Various salvage operations are already underway, with Eurocrats being fitted for concrete boots to hasten their trip to Davy Jones Locker; the lifeboat only has room for a few, after all, and the Old Money now sees the entire euro contraption as a liability to be unwound or dumped overboard at the earliest possible convenience.
The New Power Elite that built its fortunes on the back of the eurozone are in full panic mode, and the absurd demand that sovereign nations relinquish their gold to the New Euro Power Elites was evidence of their desperation.
The gold stays put and the Old Money is in the process of shifting their remaining euro-based assets to other currencies. No wonder the yen is suddenly so mighty, and the universally loathed U.S. dollar has caught a bid.
While most assume the Fed is anxious to rescue its European brethren, that faith in confluence of interests might be misplaced. The Anglo-American Old Money that values the dominance that comes with a stronger dollar has little use for the academic toadies of the Fed, though they are happy to have the discount window open for carry trades and other amusements. That may be one reason why the Fed is acting spooked now, suddenly reticient in its grandiosity. It may be facing resistance from forces far beyond Ron Paul.
We may have to cede the Anglo-American Old Money their cloaked chortle. The Russian-Iranian-Chinese currency (or whatever mix-and-match is currently in favour) that was supposed to topple the dollar has been revealed as a fantasy, and Old Europe’s bid for dominance is now a smouldering ruin of epic malinvestment and overindebtedness.
China’s emerging Elite is splintering as well, as those seeking hegemony via an unpegged yuan are suddenly backpedaling as China’s imploding housing/credit bubble has sparked a massive reversal of “hot money” out of China. That peg now seems like reasonable insurance to the less belligerent, more cautious camp. The grand irony, of course, is that the much-maligned stash of U.S. Treasuries may well gain in value.
China’s various Elites do retain one convergent interest, of course: securing a bug-out route out of China to a compound in Canada or the U.S. and a second passport for their spoiled-rotten offspring. I suspect Europe has fallen out of favour recently, with the exception of every despot’s favourite hideaway, Switzerland.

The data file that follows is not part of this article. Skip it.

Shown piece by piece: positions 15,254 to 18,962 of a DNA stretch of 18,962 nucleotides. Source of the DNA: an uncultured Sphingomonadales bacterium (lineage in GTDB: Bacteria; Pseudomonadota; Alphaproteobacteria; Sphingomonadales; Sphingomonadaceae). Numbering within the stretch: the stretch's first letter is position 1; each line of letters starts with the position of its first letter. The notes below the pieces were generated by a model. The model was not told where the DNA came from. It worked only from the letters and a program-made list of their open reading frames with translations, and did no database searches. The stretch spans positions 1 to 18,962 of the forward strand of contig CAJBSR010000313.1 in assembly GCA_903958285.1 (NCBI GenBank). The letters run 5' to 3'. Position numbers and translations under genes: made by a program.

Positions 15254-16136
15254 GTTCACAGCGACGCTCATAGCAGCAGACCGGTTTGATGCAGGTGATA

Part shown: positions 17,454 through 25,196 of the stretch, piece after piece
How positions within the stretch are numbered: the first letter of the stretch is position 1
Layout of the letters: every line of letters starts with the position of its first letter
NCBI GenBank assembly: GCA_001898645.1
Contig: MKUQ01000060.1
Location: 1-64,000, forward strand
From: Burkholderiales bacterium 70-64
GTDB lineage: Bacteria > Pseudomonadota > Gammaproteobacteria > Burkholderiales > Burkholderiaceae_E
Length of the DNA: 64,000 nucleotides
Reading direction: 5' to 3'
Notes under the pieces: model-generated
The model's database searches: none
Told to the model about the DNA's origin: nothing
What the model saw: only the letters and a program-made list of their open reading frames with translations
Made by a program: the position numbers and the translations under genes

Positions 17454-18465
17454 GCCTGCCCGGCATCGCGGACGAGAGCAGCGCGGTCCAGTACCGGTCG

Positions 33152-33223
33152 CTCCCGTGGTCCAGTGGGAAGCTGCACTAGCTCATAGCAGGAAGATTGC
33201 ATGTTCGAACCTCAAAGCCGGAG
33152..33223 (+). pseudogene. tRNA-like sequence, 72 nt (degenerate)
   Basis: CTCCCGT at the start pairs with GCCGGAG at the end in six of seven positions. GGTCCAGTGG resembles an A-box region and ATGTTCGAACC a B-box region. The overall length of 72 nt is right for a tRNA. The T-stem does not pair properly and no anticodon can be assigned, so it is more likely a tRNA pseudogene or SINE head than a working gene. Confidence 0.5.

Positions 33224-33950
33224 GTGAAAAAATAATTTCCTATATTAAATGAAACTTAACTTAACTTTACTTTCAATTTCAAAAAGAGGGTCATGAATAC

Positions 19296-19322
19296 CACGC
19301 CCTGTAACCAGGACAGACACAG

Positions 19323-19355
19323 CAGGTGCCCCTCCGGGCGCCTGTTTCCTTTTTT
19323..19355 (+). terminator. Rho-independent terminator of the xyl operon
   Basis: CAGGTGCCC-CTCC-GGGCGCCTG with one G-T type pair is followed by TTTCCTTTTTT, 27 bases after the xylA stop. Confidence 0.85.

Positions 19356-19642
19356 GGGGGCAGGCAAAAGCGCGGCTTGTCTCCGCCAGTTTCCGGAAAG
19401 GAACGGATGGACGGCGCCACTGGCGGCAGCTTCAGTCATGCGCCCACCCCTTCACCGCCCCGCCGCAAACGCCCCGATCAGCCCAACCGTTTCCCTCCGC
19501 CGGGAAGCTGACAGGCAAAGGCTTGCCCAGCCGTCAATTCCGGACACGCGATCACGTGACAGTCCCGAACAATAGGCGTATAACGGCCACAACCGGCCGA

To the victor go the spoils, and the divergence of Elites’ interests will leave some camps marginalized and others ascendent. Old Money has always loved land, rentier incomes and gold, of course, but global political dominance flows from a strong global currency. If there is an historical example of a global Elite gaining (or regaining) dominance with a rapidly depreciating currency, I have never come across it. On the other side of the ledger, history is replete with Empires built on stable, strong currencies that enable the purchase of real assets on the cheap, especially in unstable times.
Nobody knows the future, but I suspect those who are convinced the Anglo-American Elites will somehow benefit if the dollar plummets toward zero while the euro regains its footing or a free-floating yuan rises to dominance might not grasp the convergence of Elites, global Empire, banking and a strong currency. Grand alliances and dreams of dominance both fracture when the interests of Elites diverge.
Elites and currencies both rise and decline. While some would argue that we will always have Elites, the composition of those Elites changes. And Elites are not immune to the erosion of the nation-states or Empires that enable their power; when Rome fell, so too did its numerous Elites. Life goes on, but some who reckoned that their wealth and power were permanent will find that nothing is permanent.
My “On the Edge” interview with Max Keiser is now online. Fortunately for me, Max keeps the ball rolling and succinctly summarizes my rambling. Good fun in Paris–thank you, Max and Stacy, for the opportunity to spend some time with you.